As a result of this happiness, we are going to cover all parts of the chicken’s outside runs with wood chips. It looks much nicer than straw, and I won’t have to:

A) Buy the straw.

B) Run the risk of the straw being contaminated with pesticides, thereby contaminating my garden.

It’s good that the chickens have a new source of forage, because they are running out of the veggies from last summer. The kales are finally eaten completely, the bags of tomatoes I froze for them are almost gone, and the kohlrabi are down to the last few. And looking pretty nasty – though still tasty to the girls!

Thankfully, signs of Spring are everywhere!

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Out of Eden Goes Back to Eden

One of the reasons I’ve been lax on posting lately is because I’ve been working crazy-mad in the garden. We have new ducks (which I’ll post about later), and we’ve been hauling in wheelbarrows full of gravel (for the duckyard) and wood chips (for mulch).

Have you heard of the Back to Eden gardening method? If not, you can watch the film for free here: http://www.backtoedenfilm.com/

Basically, you use wood chips for a mulch, and it provides incredible benefits for your soil and plants – including not needing to water anything other than new seedlings. After last year’s drought, I’m very attracted to this concept! Plus, if you live near a tree-trimming service, you can usually get their chips delivered to your door completely free.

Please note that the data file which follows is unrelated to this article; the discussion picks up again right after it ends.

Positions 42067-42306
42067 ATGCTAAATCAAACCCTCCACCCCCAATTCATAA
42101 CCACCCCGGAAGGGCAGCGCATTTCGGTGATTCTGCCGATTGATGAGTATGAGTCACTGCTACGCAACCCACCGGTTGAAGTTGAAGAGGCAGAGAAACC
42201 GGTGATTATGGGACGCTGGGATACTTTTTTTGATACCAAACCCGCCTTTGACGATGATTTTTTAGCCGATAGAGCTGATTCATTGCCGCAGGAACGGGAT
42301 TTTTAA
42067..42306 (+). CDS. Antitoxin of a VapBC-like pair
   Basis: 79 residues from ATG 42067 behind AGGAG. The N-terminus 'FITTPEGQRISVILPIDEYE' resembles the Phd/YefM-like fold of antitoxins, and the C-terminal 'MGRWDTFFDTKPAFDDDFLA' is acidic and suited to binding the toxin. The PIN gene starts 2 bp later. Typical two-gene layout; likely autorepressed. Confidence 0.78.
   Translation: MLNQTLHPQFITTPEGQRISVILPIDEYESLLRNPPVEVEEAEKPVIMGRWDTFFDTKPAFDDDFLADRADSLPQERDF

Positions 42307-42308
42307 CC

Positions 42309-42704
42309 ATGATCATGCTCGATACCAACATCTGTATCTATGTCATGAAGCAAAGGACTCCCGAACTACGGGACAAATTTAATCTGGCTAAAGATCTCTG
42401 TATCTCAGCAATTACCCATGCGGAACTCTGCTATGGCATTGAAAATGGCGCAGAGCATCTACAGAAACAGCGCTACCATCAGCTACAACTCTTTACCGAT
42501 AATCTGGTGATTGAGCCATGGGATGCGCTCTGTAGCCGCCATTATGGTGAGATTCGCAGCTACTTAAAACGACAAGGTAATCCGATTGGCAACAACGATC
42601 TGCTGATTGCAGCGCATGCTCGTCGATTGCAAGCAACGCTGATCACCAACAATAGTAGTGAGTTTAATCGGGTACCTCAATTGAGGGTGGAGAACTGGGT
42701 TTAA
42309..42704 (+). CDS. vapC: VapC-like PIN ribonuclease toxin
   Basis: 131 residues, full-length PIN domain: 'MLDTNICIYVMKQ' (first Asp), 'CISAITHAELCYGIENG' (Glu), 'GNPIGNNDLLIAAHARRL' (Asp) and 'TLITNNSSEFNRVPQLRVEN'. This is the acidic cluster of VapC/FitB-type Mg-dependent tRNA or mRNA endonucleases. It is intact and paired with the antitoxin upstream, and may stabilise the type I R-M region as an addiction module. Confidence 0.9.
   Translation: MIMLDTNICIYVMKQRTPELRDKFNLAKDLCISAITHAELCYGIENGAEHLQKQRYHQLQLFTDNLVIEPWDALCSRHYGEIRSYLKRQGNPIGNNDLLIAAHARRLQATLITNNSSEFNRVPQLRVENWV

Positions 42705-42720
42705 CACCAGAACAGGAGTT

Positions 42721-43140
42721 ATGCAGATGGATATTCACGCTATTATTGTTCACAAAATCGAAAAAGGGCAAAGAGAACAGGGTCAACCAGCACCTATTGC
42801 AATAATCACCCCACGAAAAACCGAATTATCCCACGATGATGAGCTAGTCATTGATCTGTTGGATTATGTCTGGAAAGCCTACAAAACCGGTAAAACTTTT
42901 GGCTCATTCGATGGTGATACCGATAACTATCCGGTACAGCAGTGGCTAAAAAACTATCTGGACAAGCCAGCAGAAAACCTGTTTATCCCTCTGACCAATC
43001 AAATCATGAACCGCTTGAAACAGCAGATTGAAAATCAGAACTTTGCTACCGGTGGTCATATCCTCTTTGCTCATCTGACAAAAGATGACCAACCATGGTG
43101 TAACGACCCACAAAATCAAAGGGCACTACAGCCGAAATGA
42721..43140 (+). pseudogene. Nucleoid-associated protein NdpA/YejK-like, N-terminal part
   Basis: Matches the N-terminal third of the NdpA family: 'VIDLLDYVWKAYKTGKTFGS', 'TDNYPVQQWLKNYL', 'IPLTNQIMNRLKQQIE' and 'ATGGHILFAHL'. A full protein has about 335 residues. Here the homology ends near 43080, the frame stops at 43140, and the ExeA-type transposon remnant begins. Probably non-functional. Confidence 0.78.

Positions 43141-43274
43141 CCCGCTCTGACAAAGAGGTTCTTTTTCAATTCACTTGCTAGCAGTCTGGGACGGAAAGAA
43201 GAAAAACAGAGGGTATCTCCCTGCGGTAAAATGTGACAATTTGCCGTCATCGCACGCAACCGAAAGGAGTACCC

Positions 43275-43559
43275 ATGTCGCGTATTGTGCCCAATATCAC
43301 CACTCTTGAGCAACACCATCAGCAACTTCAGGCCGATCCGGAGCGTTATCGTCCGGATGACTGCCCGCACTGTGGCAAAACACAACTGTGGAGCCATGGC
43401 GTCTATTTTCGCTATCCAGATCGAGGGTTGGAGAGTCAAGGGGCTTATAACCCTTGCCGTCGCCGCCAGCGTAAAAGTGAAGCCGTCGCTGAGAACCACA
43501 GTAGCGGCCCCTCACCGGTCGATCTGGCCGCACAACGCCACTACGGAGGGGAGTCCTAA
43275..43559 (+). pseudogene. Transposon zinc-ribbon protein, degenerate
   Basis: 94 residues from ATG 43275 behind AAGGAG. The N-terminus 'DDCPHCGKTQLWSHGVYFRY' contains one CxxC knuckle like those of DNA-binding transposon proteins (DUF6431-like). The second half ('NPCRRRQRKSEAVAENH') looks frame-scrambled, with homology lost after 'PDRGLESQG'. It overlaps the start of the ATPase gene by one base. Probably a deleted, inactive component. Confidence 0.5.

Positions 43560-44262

Which we did. Two of these piles.

After shoveling dirt and gravel, it’s surprisingly pleasant work to haul chips. They are light, and they give such instant gratification.

We put a layer of chips over all the dirt areas of the garden, and a few small areas, like below, where we had grass, but found it awkward to mow such small spaces. In the future, I may plant a green groundcover here, or I might leave it chips. I do like the woodsy effect of the chips.

I also put it over the entire vegetable garden.

The chips that appear brown in the pictures are from the first load, and have had time to decompose a little. The greenish chips are from the second load, and still fresh. Lots of evergreen needles. It smells like Christmas!

Perhaps because of the smell/prickly nature of evergreen needles, I’ve noticed that slugs are keeping away from my plants. Slugs love marigolds, and for awhile I had some planted with chips around them, and some with just a straw mulch. The ones in straw were being eaten; the ones in chips weren’t. Nice.

Also, did you notice my espalier pear tree? It’s doing so well!

No blossoms yet, but hopefully next year?

After we spread the chips over all the dirt areas, we decided to continue on, and put chips on the gravel pathways, too. Gravel pathways are somewhat difficult to keep weed-free, and I’ve never been hugely attached to the look.

It’s only been a few weeks since we spread the chips, and already I see a difference. The earthworms are very active underneath, and I haven’t had to water, and the soil has, indeed, stayed moist. The real test will be later this summer, but I have high expectations.